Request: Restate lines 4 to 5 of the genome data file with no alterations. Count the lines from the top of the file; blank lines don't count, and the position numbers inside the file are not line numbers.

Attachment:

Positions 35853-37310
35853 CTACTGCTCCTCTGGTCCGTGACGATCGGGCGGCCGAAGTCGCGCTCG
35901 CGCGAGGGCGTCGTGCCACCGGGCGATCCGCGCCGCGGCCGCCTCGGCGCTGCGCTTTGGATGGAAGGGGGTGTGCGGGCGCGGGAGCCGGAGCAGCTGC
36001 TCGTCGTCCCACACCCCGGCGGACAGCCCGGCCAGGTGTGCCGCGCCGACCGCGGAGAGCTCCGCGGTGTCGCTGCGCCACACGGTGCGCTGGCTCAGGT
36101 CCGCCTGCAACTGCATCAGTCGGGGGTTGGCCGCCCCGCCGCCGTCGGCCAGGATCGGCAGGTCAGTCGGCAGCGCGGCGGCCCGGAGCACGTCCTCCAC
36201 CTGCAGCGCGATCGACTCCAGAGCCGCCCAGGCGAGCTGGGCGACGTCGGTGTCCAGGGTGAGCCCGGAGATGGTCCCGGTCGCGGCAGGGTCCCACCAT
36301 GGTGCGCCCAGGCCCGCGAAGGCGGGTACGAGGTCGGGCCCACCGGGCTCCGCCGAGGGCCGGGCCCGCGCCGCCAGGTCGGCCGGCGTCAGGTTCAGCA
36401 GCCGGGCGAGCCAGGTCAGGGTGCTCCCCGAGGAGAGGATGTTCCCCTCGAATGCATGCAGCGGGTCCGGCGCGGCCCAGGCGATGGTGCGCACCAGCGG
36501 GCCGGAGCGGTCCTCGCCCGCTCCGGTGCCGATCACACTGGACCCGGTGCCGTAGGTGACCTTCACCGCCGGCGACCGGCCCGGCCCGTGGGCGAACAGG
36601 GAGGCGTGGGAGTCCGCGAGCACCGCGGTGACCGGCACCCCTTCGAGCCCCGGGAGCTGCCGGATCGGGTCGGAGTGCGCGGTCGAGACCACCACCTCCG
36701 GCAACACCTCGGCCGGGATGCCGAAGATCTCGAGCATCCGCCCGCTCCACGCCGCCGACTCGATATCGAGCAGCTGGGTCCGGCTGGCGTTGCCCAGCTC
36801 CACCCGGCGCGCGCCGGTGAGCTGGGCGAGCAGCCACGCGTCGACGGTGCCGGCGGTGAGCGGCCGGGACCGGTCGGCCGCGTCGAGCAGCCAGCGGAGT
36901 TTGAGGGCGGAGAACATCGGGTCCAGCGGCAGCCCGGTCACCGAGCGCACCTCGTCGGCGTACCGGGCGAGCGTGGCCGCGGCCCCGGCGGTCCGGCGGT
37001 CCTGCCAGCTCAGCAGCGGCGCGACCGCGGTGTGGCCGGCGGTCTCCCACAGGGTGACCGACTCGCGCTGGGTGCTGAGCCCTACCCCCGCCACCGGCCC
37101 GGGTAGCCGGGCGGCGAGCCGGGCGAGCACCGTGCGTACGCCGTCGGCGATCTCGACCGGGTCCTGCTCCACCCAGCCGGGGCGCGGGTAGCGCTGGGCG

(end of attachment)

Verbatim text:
36001 TCGTCGTCCCACACCCCGGCGGACAGCCCGGCCAGGTGTGCCGCGCCGACCGCGGAGAGCTCCGCGGTGTCGCTGCGCCACACGGTGCGCTGGCTCAGGT
36101 CCGCCTGCAACTGCATCAGTCGGGGGTTGGCCGCCCCGCCGCCGTCGGCCAGGATCGGCAGGTCAGTCGGCAGCGCGGCGGCCCGGAGCACGTCCTCCAC